It would, most likely, take Kanye to commit a crime of epic proportions and to be sentenced to jail for Adidas to drop him. And that’s not an overstatement. He’s become the identity of the company, his sneakers sell out within the snap of a finger, and, if Kanye is to be believed, they sell upwards of 400,000 pairs in as little as four hours.
There’s something strange about the connection to his shoes, too. People are, for whatever reason, able to divorce the man from his footwear. If they look good, and they’re hype, people will buy them. Resellers will scoop them up and people will pay over retail for them on the secondary market. The prices on some of his sneakers have started to go down, but it’s also because of Adidas flooding the market with Yeezys and it not being as difficult as it was to get the shoes in, say, 2015.
For example, the Turtle Dove version of the Yeezy Boost 350, which released in 2015, re-sells for upwards of $3,000, while the Yeezy 700 Wave Runner goes for somewhere around $800. It’s not because the resale prices have gone down due to circumstances, but there are still more of the shoes on the market.
Adidas isn’t going to drop Kanye, at least not yet, but footwear brands have cut ties with endorsers they believe have made statements that don’t align with the company’s overall mission. In February 2016, Nike dropped Manny Pacquiao because he made derogatory statements about same-sex couples, and New Balance cut ties with James Worthy in 1990 due to him being arrested for two counts of soliciting prostitution. It’s safe to say, however, that neither Pacquiao or Worthy, although important endorsers, meant the same to their respective brands as Kanye means to Adidas.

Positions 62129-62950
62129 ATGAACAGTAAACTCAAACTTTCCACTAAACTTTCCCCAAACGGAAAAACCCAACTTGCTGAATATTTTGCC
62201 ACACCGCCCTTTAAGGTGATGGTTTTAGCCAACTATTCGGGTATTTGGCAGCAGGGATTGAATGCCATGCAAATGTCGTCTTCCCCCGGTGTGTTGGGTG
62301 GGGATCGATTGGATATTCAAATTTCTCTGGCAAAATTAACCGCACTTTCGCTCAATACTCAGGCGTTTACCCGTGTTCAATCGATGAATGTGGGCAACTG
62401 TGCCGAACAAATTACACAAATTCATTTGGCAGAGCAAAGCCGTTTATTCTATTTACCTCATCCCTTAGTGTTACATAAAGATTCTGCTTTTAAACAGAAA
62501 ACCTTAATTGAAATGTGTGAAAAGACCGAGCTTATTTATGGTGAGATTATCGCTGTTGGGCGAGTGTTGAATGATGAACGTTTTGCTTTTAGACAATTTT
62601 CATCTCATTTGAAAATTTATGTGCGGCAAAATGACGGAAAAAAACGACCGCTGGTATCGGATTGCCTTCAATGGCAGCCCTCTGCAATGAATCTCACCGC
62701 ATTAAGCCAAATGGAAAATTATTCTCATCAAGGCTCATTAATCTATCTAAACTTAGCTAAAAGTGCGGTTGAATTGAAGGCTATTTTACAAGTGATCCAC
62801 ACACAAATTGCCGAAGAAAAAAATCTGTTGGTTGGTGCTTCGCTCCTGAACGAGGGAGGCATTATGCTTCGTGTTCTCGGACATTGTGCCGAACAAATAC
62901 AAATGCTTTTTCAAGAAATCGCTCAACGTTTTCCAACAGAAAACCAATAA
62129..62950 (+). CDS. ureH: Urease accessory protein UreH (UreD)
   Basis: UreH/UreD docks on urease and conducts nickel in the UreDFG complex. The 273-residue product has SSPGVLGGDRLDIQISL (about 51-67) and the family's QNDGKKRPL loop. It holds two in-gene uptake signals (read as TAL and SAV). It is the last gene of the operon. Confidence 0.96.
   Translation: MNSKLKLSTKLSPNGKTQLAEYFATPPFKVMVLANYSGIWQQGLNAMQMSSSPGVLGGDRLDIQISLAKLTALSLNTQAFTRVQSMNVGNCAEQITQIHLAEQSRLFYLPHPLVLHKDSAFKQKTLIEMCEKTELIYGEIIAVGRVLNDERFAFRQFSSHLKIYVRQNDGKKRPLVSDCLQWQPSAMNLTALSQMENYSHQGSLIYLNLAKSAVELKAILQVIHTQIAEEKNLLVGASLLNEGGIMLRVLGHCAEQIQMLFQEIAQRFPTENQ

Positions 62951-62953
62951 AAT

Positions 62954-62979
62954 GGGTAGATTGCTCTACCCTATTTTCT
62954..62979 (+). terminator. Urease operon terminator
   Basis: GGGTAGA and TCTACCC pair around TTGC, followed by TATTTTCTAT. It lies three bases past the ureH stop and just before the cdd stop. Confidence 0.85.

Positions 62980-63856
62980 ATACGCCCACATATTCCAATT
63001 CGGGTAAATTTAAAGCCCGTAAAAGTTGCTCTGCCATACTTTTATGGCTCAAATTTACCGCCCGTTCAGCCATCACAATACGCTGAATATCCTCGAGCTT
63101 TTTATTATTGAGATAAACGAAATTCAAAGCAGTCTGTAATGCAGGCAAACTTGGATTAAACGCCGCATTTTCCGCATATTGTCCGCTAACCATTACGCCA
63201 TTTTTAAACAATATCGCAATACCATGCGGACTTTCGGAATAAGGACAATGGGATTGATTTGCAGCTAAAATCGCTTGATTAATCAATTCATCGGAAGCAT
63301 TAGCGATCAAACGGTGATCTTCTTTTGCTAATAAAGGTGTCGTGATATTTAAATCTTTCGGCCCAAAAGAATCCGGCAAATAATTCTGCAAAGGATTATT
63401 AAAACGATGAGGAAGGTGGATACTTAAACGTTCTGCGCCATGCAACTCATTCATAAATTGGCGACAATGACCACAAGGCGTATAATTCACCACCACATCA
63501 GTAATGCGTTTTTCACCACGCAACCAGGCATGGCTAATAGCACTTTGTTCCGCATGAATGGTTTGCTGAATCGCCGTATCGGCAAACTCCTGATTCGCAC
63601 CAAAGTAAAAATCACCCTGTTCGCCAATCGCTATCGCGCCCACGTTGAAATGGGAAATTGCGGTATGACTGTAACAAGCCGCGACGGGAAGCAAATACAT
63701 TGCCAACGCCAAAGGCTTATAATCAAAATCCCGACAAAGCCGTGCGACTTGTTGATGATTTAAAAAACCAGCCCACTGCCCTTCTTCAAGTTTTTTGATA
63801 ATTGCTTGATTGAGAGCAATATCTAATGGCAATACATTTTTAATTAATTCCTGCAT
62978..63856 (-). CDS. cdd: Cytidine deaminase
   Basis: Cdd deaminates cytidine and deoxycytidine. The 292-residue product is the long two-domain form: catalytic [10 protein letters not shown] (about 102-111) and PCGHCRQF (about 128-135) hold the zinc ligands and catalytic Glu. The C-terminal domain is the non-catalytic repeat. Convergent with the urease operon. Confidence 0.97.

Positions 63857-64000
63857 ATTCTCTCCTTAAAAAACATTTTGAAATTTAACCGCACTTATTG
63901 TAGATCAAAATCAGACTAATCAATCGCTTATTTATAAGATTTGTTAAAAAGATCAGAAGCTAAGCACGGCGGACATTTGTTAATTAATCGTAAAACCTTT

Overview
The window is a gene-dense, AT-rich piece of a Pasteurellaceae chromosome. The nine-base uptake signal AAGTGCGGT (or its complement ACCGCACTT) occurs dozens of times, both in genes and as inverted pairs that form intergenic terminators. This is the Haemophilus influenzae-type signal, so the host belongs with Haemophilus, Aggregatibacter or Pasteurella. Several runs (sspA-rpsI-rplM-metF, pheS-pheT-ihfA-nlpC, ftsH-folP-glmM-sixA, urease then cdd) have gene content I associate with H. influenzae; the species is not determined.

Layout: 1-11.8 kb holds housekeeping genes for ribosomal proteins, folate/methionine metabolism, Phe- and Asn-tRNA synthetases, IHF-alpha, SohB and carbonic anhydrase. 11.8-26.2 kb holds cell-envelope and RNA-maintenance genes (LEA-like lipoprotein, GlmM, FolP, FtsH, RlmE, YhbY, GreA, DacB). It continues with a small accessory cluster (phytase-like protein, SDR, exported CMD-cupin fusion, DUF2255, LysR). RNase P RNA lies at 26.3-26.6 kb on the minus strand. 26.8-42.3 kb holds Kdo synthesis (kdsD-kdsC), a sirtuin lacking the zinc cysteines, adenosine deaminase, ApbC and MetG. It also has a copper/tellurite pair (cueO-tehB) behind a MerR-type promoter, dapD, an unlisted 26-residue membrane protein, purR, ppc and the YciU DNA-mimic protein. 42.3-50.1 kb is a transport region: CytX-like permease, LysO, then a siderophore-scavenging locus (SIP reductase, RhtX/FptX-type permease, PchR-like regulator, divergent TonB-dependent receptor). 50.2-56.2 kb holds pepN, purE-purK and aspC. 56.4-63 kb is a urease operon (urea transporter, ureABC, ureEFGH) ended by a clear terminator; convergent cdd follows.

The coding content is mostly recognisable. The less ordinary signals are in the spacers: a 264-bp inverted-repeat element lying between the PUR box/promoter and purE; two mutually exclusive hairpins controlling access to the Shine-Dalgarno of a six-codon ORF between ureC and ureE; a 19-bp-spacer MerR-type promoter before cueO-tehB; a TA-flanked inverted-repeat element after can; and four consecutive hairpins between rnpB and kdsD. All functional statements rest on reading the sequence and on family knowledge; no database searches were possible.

Though some would like to see Kanye’s Yeezy run come to an end, I just don’t see it happening anytime soon. Hype kids could care less about social issues and want cool sneakers they can show off on Instagram. And as long as there’s a bit of meat left on the bone for resellers, every Yeezy release is going to sell out in seconds. It’s hard for people to “vote with their dollar” on how they feel about Kanye being on Adidas when they can’t even buy the shoes anyway. Days after Kanye made all these remarks, I still saw people all over the streets of New York, and even the Complex office, wearing 500s, 700s, Powerphases, and v2s.
“Yeah, I still wear them,” says 30-year-old Andres Hernandez. “I like them for the design, and I have a lot of good memories tied to them. Kanye’s comments don’t change that. I don’t support them. However I can differentiate comments from an artist and their art.”